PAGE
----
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Endangered Species Research

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ESR 7:183-193 (2009)  -  DOI:

Monitoring changes in the catch rates and abundance of juvenile goliath grouper using the ENP creel survey, 1973–2006

Shannon L. Cass-Calay1,*, Thomas W. Schmidt2

1National Marine Fisheries Service, Southeast Fisheries Science Center, Sustainable Fisheries Division,
75 Virginia Beach Drive, Miami, Florida 33149-1099, USA
2National Park Service, South Florida Ecosystem Office, 950 North Krome Avenue, 3rd Floor, Homestead, Florida 33030, USA

ABSTRACT: In early 2006, NOAA National Marine Fisheries Service removed goliath grouper from its list of species of concern. It cited a recent status report that showed a significant increase in the abundance of the USA population and suggested that goliath grouper are re-establishing themselves throughout their historic range. However, under the Magnuson-Stevens Conservation Act, the goliath grouper remains ‘overfished,’ and harvest is still illegal. The historical center of abundance of goliath grouper is the Ten Thousand Islands area of southwest Florida. Detailed catch and effort data are available from this region for 1973 to 2006. The data were collected by Everglades National Park (ENP) officials during voluntary dockside interviews of sport fishermen. Using this data, a standardized index of abundance was created for juvenile goliath grouper. The index shows a substantial decline in abundance during the late 1970s and early 1980s. Since that time, the abundance of juveniles within ENP has increased considerably, suggesting that strong year classes have recently occurred in ENP. This information is useful for managers and stock assessment biologists tasked to evaluate the stock status of goliath grouper, and to determine acceptable harvest levels for scientific research and/or fishing.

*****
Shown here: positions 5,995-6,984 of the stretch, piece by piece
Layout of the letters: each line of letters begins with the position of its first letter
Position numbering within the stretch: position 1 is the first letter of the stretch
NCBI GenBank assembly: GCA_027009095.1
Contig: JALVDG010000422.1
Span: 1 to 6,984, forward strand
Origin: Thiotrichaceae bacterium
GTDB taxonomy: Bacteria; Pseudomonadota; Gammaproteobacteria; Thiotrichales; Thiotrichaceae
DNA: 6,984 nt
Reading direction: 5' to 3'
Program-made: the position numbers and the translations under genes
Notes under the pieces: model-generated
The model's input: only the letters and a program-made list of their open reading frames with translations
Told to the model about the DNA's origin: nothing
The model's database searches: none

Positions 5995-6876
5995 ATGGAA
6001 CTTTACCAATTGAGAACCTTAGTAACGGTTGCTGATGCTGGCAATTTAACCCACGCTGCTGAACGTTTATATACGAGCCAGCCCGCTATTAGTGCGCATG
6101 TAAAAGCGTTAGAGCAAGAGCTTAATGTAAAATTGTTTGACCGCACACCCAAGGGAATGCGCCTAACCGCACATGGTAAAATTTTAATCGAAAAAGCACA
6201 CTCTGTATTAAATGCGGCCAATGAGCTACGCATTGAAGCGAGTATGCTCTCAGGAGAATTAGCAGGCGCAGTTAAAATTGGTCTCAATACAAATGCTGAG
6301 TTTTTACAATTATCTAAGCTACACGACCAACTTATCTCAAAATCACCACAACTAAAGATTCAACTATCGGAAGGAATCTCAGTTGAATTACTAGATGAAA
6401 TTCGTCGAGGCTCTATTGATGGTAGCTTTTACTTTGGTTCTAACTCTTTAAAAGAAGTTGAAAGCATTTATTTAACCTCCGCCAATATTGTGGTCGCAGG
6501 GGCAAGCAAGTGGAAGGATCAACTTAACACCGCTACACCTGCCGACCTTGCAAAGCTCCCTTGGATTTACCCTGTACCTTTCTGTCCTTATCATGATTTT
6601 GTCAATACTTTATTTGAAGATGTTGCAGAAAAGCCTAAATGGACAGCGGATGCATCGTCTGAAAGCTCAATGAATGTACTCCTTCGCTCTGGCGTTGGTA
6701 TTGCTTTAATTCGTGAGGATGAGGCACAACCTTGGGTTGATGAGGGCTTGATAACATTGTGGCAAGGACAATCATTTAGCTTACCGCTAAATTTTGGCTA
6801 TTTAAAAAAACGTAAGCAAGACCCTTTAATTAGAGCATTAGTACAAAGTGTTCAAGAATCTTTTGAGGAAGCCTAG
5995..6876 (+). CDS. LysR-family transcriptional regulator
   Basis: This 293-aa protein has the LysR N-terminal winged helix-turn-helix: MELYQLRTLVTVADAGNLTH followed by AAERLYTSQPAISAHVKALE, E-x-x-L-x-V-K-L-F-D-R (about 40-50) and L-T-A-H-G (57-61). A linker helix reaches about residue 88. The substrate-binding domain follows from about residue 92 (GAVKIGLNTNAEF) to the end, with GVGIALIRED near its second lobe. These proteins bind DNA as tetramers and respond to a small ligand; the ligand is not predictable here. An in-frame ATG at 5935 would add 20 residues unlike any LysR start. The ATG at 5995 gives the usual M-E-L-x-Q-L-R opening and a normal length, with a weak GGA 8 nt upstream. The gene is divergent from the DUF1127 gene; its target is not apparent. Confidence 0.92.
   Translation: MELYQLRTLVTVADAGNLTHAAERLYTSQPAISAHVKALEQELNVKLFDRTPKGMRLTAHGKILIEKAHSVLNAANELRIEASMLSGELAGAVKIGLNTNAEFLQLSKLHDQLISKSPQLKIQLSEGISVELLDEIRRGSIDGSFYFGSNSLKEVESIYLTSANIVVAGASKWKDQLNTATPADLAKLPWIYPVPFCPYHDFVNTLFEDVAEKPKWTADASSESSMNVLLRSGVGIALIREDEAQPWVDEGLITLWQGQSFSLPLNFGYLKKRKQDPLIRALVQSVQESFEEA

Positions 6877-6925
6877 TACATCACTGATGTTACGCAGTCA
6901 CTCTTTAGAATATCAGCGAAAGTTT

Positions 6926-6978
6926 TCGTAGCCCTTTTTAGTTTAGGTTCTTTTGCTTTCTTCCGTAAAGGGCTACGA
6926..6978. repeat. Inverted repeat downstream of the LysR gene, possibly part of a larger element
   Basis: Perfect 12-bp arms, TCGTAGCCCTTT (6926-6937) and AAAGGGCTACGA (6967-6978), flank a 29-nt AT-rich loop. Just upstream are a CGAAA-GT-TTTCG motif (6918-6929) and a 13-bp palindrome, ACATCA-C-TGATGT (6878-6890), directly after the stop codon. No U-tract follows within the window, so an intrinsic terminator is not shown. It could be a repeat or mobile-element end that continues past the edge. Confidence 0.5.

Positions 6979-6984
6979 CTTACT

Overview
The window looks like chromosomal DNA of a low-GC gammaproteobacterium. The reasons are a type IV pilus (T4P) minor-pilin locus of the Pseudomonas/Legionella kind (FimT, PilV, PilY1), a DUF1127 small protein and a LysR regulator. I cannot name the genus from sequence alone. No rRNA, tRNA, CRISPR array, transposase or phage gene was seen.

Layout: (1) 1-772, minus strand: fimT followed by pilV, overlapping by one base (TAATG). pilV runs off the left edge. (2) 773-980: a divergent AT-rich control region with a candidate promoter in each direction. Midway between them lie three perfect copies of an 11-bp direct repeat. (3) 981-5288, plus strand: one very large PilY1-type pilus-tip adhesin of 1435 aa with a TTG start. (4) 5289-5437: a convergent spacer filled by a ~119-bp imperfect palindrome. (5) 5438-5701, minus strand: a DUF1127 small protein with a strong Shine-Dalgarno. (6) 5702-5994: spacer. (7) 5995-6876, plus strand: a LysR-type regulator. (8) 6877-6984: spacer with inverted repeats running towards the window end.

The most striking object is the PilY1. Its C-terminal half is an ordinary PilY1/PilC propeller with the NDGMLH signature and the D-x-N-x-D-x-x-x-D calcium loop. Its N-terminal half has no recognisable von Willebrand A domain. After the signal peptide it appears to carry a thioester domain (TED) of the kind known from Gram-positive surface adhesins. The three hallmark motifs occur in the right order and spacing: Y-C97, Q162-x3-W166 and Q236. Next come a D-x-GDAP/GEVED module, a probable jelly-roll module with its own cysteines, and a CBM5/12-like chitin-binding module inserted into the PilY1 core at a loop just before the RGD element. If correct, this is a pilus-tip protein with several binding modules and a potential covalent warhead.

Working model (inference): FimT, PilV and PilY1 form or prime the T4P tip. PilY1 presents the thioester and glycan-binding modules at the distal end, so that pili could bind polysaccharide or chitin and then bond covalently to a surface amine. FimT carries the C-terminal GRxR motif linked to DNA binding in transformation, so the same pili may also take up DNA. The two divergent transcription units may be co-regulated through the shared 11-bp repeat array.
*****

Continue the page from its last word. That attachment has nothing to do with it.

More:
KEY WORDS: Goliath grouper · Jewfish · Epinephelus itajara · Delta-lognormal abundance index

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Cite this article as: Cass-Calay SL, Schmidt TW (2009) Monitoring changes in the catch rates and abundance of juvenile goliath grouper using the ENP creel survey, 1973–2006. Endang Species Res 7:183-193.

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